flash fiction

Your Life’s Fortune

(Author’s Note: For those who are used to seeing only poetry here, I do an occasional “flash fiction” piece. That’s what this is…)


Exhausted, Karen couldn’t cope with the thought of cooking anything after the long day at work. She could barely muster up the energy to make her way through the crowded sidewalk leading to her train stop. She could hear the “L” approaching and hurried the final steps, not wanting to miss the last train.

Once on board, Karen exhaled. And prayed. The hard work she’s put into sealing the deal on this new client was finally coming to fruition. The terms were settled. The contracts were prepared. She would meet with her boss and the client tomorrow for final signatures. And her promotion should come soon after! Nothing was promised—but it was what she had been working toward.

Glancing out the window at the passing businesses, Karen felt the rumble of hunger in her stomach. A quick check of her watch told her she just might make it to her stop in time to pick up something to eat from her favorite Chinese carryout restaurant on the corner of her block.

Rushing off the train with a renewed energy (and sights set on Moo Shu Pork), Karen made it just in time. With order in hand, she walked past the row of Brownstones. Finally home, she leaned against the counter and reached inside the bag, feeling for the familiar wrapper of the cookie which she always ate first.

fortuneBreaking the cookie in two, popping one half in her mouth, Karen pulled the fortune from the other half. One side taught her the Chinese word for “family”. Looking around her flat, she sighed at the emptiness that surrounded her. Slowly, she flipped the paper over to read, “All your hard work will soon be paid off.”

Thinking about her life’s fortune, she penned the following poem:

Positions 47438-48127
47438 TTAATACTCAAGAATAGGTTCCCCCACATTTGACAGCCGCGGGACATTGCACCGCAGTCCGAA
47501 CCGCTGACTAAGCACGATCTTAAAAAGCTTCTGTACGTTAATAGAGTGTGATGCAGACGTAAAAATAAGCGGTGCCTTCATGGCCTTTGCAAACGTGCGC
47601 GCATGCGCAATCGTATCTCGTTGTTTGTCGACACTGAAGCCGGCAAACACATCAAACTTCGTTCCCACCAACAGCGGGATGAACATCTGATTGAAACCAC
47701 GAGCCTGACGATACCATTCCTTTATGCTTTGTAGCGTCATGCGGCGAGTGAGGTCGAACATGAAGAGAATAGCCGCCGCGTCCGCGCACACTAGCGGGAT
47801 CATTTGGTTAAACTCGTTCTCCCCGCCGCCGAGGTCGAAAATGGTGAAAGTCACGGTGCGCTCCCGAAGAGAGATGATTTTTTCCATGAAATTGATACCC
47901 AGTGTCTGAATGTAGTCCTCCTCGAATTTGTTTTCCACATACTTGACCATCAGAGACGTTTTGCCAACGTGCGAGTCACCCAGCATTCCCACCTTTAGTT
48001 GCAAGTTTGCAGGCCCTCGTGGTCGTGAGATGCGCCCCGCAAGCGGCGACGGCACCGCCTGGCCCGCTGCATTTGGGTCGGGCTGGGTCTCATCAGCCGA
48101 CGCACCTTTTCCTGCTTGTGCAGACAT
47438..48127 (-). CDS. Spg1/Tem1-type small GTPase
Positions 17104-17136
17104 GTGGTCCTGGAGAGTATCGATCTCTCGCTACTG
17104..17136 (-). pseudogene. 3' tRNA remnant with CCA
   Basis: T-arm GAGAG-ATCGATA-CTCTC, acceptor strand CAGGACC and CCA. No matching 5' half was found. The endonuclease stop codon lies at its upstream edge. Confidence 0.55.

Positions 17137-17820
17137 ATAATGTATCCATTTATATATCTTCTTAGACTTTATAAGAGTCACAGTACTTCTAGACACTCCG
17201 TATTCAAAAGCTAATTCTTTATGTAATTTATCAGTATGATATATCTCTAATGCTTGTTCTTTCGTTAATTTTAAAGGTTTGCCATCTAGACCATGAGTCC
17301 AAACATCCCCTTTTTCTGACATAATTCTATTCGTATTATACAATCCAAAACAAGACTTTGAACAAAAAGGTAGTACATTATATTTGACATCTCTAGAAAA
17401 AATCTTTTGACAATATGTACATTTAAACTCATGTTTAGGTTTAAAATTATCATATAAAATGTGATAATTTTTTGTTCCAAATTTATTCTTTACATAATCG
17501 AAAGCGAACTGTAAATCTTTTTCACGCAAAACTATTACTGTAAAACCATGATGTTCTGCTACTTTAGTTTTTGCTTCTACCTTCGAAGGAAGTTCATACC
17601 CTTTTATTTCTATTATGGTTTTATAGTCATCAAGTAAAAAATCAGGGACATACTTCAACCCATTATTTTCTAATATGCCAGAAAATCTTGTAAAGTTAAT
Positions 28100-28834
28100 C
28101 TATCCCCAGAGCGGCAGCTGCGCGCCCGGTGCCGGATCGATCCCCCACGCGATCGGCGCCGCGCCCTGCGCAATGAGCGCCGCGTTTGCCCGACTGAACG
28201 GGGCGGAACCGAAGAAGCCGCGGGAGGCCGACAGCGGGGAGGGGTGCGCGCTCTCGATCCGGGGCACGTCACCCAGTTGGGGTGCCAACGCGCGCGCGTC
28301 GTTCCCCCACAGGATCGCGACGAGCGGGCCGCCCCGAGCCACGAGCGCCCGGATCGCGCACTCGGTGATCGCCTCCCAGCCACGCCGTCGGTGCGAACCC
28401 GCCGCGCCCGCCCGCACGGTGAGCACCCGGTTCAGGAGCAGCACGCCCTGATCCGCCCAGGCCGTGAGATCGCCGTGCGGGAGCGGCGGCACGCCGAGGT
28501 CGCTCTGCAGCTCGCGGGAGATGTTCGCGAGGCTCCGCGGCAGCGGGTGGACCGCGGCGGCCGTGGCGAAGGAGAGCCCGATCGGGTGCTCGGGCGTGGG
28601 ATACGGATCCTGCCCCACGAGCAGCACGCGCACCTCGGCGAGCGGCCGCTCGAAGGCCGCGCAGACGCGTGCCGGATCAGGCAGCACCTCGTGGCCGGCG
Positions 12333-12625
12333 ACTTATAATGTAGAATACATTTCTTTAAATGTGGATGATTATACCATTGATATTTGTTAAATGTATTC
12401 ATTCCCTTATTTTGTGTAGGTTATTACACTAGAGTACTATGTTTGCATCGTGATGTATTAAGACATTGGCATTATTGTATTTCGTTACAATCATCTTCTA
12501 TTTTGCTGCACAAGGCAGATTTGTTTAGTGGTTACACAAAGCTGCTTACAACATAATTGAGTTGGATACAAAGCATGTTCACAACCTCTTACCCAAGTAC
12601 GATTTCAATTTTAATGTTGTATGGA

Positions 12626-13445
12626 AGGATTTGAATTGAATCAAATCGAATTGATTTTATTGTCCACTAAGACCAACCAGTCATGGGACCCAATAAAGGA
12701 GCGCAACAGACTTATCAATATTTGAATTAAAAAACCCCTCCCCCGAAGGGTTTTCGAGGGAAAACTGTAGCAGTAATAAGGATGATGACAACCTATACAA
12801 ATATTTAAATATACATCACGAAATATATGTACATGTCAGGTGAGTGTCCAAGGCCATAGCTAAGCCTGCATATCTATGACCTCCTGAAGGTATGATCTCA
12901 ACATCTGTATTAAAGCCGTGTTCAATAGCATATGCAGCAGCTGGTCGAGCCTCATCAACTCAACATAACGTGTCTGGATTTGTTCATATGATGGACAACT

(a shadorma)

I am, in some things.
In others,
not so much.
I suppose that’s just the way
the cookie crumbles.


Written for Flashy Fiction Fridays

Coming Home


“Whew – what a trip!” Bernadette sighed as she, exhausted, dropped into her favorite chair and closed her eyes. In an instant she remembered the sights and sounds that filled her senses on the shores of the Mediterranean Sea: the bluest blues and the whitest whites, splashes of vibrant colors in the flowers that filled the air with the sweetest aromas; sea birds calling to one another and the gentle shushing of the water on the shore. It was enough to make Bernie forget all about the world she was trying to escape. Burying her toes in the warm sands of Santorini was a preferred alternative to burying her head back home.

But now she was home.

Opening her eyes to the familiar environment, the reality of being alone hit her all over again and the tears that had dried up for a while made their reappearance and began to streak silently down one cheek and then the other.

Michael was never coming back.

Through watery eyes she looked at their wedding portrait on the mantle. The smiles on their faces radiated the love in their hearts, with no sign of what was about to happen. Tears came faster now, remembering that day just a year and two weeks ago. In spite of the one-night stand (as they had playfully called their wedding night, knowing their honeymoon would be delayed until their first anniversary), that was the happiest she had ever been. The morning after their wedding, Michael was killed on his way to work in a horrible traffic accident.

Since his death, she saw Michael everywhere she turned. She missed him so much, yet knew she needed to move on. Bernadette followed through on their dream and took their “honeymoon trip” alone in hopes of reconnecting with her life, as well as moving to the next chapter.

Now that she was home, Bernadette wondered if she would ever be able to move on.

Hours passed before she realized and she needed to get unpacked. Dragging herself from the chair, she looked around her home. Bernie froze in her tracks. She sensed something wasn’t right. Everything looked familiar. But what was it? What was different?

Bernie’s eyes landed on Michael’s Bible, which she couldn’t bear to move from where he left it on the coffee table. It was open. Crossing the room to get a closer look, she saw there was a passage that was highlighted in bright yellow. Jeremiah 29:11 – the passage that was read during their wedding. A promise that Bernadette hadn’t believed to be true for her after Michael’s death. A promise she thought was meant only for the newly pronounced “Mr. & Mrs.”

“For I know what I have planned for you,” says the Lord. “I have plans to prosper you, not to harm you. I have plans to give you a future filled with hope.”

Sinking to her knees in front of the coffee table, Bernadette did not know how the Bible was opened to that page, but believed that Michael somehow had a hand in giving her the message she needed in order to move on.


Written for Flashy Fiction Friday, May 2, 2014.